Control: Controls, for the most part, are easy to figure out, learn, and get used to. They work finely most of the time, allowing even the more tedious levels to at least have some solid controls, so you can’t exactly say that the controls killed you. The movement controls whilst jumping does feel a little stiff, but it could’ve been worse. That said, it does feel a little short, like you don’t cover enough horizontal ground. Just play these platforming stages, and then play Contra or Super Mario Bros for a few minutes. You’ll see quite a difference, believe me. Not saying the jumping controls suck, but they could be improved.
Graphics: The game looks pretty nice. The colors used throughout are plentiful – by NES standards – and manage to keep your eyes interested, as does the detail of the backgrounds, foregrounds, and the sprites. It’s nothing groundbreaking, for sure, but it at least manages to look nice. The only problem is that it lags during the platforming stages. It’s not gigantic lag, but when there are a decent amount of objects on screen at once, the game slows down a fair bit, and kind of throws you off a little, sometimes during a tough bit. There’s a decent amount of flicker, too. Damn!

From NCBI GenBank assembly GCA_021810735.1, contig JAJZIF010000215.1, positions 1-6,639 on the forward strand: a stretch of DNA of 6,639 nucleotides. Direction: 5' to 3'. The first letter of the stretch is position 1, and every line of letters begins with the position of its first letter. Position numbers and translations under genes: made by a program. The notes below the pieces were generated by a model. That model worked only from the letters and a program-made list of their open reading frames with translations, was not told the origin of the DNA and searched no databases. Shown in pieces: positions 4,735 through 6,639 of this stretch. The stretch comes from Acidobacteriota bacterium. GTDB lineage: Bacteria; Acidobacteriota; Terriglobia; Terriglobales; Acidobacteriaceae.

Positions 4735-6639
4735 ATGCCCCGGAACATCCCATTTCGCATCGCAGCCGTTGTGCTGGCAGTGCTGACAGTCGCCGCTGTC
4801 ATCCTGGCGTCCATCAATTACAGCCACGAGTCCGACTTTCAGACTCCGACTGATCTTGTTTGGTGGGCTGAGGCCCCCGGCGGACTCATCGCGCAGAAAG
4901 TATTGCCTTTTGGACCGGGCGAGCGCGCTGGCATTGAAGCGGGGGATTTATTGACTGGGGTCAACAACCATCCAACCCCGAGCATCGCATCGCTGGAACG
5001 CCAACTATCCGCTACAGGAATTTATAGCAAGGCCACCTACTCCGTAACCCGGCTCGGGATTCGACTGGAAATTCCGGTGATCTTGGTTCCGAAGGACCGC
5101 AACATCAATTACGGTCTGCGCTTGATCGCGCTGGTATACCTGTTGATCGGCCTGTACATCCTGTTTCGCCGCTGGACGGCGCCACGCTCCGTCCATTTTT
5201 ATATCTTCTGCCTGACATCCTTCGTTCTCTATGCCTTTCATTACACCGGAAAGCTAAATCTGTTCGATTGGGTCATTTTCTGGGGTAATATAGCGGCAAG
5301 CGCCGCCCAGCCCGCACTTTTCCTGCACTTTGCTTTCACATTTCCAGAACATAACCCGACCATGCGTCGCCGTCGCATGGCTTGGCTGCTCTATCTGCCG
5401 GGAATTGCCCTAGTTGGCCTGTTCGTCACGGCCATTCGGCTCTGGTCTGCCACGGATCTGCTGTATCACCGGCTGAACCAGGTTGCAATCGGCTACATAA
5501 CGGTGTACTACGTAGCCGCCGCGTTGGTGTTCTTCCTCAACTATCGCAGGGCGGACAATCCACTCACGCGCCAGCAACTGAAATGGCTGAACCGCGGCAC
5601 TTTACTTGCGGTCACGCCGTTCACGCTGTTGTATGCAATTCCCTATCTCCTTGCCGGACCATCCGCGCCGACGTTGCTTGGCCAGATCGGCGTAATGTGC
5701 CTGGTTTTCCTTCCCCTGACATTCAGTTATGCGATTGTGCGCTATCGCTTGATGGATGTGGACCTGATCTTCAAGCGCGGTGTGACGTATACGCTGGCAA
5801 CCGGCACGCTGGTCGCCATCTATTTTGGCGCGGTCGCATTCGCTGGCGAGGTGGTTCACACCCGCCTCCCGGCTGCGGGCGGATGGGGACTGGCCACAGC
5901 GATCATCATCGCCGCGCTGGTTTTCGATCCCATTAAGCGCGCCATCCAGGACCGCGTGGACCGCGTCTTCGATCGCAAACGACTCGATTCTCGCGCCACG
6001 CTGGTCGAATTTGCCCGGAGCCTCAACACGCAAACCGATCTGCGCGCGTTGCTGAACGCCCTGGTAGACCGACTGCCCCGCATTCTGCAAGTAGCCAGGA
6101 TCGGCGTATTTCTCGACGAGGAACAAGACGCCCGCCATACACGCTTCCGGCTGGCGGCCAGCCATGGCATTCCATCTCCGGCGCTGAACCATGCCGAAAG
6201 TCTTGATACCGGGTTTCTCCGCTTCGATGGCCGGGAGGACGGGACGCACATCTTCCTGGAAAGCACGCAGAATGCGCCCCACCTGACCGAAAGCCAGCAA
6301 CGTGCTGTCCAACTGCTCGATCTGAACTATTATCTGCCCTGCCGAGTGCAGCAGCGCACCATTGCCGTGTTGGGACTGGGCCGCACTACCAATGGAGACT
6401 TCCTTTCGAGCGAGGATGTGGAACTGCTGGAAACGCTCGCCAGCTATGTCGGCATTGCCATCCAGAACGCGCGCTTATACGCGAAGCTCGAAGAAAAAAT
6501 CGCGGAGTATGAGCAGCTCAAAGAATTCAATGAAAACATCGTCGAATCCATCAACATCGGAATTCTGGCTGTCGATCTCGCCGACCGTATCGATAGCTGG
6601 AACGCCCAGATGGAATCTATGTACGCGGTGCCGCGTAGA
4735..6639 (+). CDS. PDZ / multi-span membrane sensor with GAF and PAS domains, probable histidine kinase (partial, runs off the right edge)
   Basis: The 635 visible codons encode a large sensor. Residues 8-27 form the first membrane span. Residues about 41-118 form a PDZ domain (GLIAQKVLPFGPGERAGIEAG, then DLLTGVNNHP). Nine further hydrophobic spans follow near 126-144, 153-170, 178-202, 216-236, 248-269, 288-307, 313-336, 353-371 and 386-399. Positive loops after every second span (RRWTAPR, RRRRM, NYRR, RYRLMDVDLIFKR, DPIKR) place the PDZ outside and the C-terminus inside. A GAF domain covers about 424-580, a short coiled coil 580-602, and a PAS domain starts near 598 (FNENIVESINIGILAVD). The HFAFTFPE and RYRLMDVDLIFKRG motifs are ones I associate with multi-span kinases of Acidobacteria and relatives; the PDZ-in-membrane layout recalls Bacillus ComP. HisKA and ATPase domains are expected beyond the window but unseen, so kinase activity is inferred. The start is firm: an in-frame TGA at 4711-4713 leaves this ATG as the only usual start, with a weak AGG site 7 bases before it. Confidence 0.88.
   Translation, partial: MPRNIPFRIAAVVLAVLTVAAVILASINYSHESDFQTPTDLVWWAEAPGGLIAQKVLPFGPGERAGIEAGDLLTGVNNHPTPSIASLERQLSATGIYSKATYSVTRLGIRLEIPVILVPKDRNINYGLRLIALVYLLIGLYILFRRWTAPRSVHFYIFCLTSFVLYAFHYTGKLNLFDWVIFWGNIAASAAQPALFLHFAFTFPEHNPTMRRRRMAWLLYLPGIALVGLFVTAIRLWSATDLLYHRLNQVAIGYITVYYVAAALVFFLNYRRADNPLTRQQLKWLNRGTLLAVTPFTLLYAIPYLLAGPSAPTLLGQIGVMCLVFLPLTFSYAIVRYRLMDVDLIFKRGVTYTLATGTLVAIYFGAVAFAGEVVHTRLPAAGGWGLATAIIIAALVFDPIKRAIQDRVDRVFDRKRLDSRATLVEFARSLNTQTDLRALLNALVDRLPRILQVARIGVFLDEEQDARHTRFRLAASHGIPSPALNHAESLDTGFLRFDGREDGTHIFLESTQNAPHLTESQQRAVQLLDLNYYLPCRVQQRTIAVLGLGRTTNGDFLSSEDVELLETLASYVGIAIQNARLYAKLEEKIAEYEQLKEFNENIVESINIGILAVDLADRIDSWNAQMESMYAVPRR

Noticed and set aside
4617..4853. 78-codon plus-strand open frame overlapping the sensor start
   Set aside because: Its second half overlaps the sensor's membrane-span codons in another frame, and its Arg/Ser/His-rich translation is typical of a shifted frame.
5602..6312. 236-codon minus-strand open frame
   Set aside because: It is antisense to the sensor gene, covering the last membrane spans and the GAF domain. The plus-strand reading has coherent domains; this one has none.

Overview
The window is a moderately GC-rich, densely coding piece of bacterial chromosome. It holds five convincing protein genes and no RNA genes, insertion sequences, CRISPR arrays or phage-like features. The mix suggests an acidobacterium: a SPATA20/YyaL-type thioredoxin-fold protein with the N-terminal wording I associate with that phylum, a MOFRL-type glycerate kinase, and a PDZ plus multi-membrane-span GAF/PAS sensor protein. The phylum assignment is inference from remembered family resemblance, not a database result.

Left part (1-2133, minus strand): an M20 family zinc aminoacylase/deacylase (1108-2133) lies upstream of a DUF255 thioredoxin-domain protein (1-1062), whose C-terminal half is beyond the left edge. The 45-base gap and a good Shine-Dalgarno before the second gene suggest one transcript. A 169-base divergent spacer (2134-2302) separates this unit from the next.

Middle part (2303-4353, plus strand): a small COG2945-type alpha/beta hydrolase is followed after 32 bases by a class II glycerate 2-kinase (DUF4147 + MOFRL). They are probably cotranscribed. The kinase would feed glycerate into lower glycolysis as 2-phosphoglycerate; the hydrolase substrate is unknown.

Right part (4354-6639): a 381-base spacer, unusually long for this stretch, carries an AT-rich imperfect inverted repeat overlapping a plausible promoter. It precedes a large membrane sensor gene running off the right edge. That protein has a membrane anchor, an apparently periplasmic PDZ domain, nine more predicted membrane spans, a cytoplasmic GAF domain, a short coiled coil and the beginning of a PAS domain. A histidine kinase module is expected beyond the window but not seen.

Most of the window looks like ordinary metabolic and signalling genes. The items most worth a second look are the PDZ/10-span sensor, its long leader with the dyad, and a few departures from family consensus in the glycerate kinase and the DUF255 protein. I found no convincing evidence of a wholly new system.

Audio: Considering that this is Capcom during the 8-bit days, an excellent soundtrack is inevitable. No doubt you’ll be humming to these tunes while playing, and they’ll stick into your head like glue hours after you play the game. Even the most tedious levels are accompanied by enjoyable tunes, so it’s not as if you have to suffer agonizing torture throughout the game. There is some enjoyability to be had in said tedious levels. As for sound effects, well, they’re normal for an 8-bit game, but they at least entertain your ears.
Replay Value: With a short storyline and only half the game being any fun, this won't be replayed too much anytime soon. There aren't any secrets or anything to do beyond the game itself. Overall, not much is available in terms of extension.
Overall: Essentially, the game reeks of "either it rocks or it sucks" syndrome. It sucks that it's easy and damn short (half an hour? give me a break) and it sucks that it tosses in a couple of tedious bullshit activities, but it makes up for those shortcomings with the platforming and racing levels, as well as a rocking soundtrack and nice looking visuals are where it rocks. Not bad, though.
Replay Value: 3/10
My verdict - Try before you buy!